I’m realizing that my taste in coasters is pretty neutral, but with some interesting visual element thrown in, like the gold-dipped concrete coasters or the white stained glass hexagon set. Those rose gold painted slate coasters would be a great complement to a slate cheeseboard without being too matchy-matchy.

I ended up ordering that last set of punctuation coasters from Ugmonk, and I already placed them strategically around the house! The ampersand is on my desk, ’cause it’s my favorite. They totally speak to my inner punctuation nerd and former copy editor’s heart. If you love them too, or want to check out any of Ugmonk’s other beautifully designed products, this link will give you $15 off your first order, and it’ll give me a $15 credit, too. Win win! Be sure to check out the current collaboration with Square One, a coffee roaster and shops with a few locations, based here in Lancaster!

P.S. The sweet little cow glass pictured above is part of a set my sister gave me as a wedding gift, but I just spotted them on Amazon too, if you’re in the market for your own!

Lunchtime Reads 9.9.16

lunchtime reads 9/9/16It’s been too long since I’ve put together a Lunchtime Reads roundup post! I’ve been hoarding links, but haven’t been great at sharing them. Or anything really. I guess that’s a natural byproduct of buying a house, moving cities, and dealing with both wonderful and unfortunate life stuff. So anyway. Here we are.

“Our current age rewards fractured identities: The more you can do, the better. What have you accomplished? What do you have to show for yourself? What books have you published? Do you have children? What are their grades? Do you have hobbies? To be a productive American in the 21st century is to be split into your discrete parts and analyzed for efficiency all the way down the line.” Laura Turner, Learning to Love My Anxiety

“The secret to satiation, to satisfaction, was not to meet or even acknowledge your needs, but to curtail them. We learn the same lesson about our emotional hunger: Want less, and you will always have enough.” Jess Zimmerman, Hunger Makes Me

“There’s lots of talk about how the internet is making it possible to live anywhere these days and do their own thing. But I think people my age and younger forget the fact that people made their own scenes even BEFORE the internet.” Austin Kleon, Find a New City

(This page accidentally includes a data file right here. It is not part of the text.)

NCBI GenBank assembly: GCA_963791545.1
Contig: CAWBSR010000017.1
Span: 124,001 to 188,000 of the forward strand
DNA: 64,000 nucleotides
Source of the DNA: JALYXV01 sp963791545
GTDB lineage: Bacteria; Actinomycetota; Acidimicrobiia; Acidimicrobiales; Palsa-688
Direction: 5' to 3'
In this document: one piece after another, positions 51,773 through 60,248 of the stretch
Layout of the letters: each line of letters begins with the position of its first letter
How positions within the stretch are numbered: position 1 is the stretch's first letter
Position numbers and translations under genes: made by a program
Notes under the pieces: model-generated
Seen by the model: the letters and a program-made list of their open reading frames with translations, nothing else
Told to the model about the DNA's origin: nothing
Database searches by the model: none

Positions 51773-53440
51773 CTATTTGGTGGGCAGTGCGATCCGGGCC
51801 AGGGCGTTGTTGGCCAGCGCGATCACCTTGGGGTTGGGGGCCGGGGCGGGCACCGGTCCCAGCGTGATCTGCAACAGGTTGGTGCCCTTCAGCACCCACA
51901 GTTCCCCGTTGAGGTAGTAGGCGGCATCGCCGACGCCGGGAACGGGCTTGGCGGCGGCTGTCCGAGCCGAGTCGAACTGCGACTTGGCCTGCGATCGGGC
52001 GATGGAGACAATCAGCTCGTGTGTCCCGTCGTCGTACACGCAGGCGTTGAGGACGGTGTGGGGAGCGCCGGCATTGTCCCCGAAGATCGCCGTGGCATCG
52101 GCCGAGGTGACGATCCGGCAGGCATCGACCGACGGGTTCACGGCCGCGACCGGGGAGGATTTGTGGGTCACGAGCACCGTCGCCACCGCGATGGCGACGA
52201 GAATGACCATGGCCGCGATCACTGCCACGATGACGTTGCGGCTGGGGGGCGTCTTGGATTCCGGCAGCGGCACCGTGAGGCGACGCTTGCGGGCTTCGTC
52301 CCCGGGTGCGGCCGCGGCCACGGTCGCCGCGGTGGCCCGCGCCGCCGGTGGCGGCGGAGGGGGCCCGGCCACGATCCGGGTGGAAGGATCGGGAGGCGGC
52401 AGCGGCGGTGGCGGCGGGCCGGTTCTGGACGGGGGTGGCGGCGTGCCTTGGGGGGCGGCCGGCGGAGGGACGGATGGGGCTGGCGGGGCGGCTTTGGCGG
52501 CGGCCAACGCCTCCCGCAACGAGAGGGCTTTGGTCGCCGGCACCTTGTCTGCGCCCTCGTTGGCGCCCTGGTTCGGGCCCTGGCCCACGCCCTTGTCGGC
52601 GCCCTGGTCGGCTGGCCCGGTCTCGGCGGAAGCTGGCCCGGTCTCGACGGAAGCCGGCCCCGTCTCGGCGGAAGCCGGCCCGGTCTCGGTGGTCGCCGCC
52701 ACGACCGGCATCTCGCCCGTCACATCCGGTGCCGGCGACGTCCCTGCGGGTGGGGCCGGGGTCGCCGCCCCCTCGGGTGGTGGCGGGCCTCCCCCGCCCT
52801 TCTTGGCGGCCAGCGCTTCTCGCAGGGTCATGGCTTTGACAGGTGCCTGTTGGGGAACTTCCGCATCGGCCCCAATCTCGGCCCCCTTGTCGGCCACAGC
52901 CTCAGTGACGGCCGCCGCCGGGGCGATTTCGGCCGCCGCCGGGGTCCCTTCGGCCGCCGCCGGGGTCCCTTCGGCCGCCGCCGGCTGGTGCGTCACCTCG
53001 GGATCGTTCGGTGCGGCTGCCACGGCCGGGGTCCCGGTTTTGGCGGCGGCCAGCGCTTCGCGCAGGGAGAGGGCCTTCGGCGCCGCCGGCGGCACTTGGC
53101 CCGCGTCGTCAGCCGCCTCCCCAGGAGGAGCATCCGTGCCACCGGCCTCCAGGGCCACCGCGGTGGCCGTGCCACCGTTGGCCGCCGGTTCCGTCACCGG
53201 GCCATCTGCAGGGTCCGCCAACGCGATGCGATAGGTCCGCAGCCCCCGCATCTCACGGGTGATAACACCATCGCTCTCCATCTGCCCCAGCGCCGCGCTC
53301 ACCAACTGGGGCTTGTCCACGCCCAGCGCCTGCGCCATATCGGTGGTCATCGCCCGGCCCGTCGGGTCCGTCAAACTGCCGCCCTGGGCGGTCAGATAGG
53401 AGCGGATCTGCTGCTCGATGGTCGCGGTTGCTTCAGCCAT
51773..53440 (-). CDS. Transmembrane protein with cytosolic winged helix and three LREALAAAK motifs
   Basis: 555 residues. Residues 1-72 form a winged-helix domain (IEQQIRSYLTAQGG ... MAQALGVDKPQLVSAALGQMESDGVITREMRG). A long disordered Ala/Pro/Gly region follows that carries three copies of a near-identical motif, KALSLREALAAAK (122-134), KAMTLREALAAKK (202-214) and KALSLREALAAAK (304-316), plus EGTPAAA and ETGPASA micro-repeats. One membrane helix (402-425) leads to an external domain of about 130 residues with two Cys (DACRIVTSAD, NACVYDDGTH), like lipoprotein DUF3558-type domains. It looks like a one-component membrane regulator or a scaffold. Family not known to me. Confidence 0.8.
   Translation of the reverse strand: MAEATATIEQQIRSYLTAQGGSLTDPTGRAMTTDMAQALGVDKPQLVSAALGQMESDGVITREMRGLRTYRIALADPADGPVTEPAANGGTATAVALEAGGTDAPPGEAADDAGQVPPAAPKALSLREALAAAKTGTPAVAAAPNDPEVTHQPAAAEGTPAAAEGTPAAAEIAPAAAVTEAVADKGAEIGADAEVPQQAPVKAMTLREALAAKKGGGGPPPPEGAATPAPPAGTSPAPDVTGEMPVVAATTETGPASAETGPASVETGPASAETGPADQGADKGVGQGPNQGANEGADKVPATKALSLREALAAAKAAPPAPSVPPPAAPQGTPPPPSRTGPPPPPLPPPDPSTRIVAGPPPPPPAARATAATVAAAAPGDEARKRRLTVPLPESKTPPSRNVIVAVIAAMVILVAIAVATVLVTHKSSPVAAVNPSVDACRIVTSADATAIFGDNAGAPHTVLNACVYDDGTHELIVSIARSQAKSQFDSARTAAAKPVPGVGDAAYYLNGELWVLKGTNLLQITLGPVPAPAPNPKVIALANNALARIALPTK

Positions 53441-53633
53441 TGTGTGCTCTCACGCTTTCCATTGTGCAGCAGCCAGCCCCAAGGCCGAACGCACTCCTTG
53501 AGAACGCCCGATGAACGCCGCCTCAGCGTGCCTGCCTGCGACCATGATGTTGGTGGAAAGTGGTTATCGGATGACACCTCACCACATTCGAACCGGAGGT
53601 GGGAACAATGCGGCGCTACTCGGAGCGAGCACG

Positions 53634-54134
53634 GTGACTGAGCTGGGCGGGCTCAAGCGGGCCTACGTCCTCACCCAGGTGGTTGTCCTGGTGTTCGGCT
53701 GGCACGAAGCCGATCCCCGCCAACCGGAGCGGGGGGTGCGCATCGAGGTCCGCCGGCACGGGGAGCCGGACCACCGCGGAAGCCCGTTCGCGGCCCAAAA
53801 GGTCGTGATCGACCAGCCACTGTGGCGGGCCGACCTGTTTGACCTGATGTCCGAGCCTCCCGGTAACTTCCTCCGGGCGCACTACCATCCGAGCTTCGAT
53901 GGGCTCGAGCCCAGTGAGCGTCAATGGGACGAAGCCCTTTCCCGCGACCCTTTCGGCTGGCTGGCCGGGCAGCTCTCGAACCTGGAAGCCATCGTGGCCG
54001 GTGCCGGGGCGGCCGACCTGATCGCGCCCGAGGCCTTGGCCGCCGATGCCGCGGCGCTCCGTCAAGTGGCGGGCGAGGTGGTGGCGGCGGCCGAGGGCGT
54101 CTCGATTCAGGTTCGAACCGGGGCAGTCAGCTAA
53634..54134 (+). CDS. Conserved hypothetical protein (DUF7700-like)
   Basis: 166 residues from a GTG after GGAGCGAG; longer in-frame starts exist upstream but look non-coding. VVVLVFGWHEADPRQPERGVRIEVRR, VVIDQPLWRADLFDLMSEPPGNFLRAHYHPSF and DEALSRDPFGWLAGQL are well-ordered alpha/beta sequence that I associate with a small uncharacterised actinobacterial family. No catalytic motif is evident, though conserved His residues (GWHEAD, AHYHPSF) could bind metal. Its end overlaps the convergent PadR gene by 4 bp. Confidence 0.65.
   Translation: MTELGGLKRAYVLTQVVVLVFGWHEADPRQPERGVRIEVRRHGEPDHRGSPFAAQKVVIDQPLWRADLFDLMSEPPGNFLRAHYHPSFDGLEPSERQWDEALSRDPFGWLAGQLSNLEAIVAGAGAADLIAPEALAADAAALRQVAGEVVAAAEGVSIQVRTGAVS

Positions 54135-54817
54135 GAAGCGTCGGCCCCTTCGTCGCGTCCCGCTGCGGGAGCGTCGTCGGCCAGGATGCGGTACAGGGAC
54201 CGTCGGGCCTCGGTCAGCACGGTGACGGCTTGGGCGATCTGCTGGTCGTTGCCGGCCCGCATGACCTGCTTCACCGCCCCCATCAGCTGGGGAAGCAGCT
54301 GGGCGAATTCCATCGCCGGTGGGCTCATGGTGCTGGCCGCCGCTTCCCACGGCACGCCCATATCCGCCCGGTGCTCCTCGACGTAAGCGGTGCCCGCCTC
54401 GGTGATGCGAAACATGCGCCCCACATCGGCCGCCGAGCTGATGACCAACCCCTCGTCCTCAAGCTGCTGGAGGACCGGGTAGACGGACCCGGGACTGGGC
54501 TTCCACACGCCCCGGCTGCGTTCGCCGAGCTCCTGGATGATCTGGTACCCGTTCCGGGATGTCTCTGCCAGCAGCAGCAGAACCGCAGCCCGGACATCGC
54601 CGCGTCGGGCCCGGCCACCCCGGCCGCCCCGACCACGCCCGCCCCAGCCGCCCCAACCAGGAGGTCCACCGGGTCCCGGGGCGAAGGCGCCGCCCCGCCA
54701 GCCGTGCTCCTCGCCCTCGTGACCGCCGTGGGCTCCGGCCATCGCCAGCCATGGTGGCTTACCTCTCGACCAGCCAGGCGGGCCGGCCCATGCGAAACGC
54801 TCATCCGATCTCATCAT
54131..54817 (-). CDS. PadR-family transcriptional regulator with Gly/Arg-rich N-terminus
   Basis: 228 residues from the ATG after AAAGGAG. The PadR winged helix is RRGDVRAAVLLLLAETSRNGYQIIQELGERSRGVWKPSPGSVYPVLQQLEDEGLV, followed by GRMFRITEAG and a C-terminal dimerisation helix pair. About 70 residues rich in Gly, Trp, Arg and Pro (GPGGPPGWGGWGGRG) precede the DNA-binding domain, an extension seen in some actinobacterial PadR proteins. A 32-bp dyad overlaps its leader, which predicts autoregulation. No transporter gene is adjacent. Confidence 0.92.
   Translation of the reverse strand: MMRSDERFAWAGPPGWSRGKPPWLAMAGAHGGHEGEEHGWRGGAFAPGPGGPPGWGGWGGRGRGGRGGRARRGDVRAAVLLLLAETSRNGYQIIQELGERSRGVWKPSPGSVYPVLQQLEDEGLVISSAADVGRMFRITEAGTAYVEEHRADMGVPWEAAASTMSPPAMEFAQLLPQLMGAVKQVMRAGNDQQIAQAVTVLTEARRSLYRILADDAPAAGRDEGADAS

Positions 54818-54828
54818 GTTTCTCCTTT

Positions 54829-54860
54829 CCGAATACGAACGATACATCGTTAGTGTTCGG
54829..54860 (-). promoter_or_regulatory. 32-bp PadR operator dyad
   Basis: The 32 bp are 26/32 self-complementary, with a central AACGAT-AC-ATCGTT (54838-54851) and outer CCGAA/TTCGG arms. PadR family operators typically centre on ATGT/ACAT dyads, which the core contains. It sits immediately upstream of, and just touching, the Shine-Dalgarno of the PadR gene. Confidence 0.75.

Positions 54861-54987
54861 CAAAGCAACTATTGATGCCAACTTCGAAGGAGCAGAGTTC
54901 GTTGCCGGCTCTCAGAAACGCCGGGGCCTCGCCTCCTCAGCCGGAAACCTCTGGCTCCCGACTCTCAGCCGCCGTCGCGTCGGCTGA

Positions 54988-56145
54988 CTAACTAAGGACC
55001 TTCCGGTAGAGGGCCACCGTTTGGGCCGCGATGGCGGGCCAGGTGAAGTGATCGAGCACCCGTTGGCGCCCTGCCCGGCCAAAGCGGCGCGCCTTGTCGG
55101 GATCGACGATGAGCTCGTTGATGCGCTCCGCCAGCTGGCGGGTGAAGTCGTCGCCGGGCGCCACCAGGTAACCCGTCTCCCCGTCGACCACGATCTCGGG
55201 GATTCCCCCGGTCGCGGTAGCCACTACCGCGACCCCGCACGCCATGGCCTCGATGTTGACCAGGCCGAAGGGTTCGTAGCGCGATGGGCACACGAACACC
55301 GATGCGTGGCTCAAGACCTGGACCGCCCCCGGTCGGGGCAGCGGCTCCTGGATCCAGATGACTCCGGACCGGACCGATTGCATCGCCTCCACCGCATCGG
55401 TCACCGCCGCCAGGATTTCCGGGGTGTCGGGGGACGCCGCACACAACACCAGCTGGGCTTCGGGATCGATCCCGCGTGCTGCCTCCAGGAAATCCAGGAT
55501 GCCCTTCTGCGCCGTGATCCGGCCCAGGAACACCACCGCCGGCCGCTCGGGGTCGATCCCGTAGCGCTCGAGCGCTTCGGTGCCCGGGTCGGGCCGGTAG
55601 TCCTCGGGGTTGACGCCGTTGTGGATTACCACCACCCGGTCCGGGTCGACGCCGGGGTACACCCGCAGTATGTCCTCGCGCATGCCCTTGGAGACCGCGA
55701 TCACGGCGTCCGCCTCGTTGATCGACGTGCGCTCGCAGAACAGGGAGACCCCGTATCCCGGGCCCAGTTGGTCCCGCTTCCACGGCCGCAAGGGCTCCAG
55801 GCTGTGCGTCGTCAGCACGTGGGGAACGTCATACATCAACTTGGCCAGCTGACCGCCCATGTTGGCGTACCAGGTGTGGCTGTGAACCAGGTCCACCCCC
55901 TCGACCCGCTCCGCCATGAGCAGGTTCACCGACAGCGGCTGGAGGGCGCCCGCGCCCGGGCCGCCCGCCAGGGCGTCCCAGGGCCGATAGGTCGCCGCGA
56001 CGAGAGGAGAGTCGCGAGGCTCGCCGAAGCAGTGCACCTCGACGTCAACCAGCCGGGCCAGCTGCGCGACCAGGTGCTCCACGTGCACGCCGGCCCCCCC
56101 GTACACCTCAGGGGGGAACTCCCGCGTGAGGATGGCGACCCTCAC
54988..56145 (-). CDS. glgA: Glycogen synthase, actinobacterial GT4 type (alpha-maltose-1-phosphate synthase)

“We start to believe that we need to escape to another country and live in a refurbished RV in order to explore. We start to credit these unrealistic, far off adventures as the only solution to our wanderlusts… But I’m ready to embrace a change of heart… Let’s stop the ideology that adventure has to happen in these lush, fabulous moments. Let’s live and love local.” Laura Gingerich, 5 Reasons to Love Living Local These sum up almost exactly why we decided to buy a house in Lancaster City.

“One successful entrepreneur, in a rare moment of vulnerability, recently wrote that he burst into tears in a small suburb in Japan watching families ride their bikes together in a park. It struck him that this simple, mundane pleasure was something he would never know again.” Mark Manson, The Dark Side of the Digital Nomad


September Small Goals

September 2016 Small GoalsAugust went super fast. It started off with me falling down our stairs and injuring my tailbone (on our wedding anniversary, to add insult to injury). From there, we attended an old friend’s beautiful wedding, started getting quotes for a new boiler, road tripped to Pittsburgh to go to Abstractions, and spent a day in Belleville making and canning salsa. I also explored some new upcoming work projects and clients.

A review of August’s goals:

1. Finish painting the bedroom. Ugh. Done! I am so thrilled to be able to say that we finished painting the bedroom and I wrapped up painting the living room last night! No more dirty, ugly walls! More on all of this soon!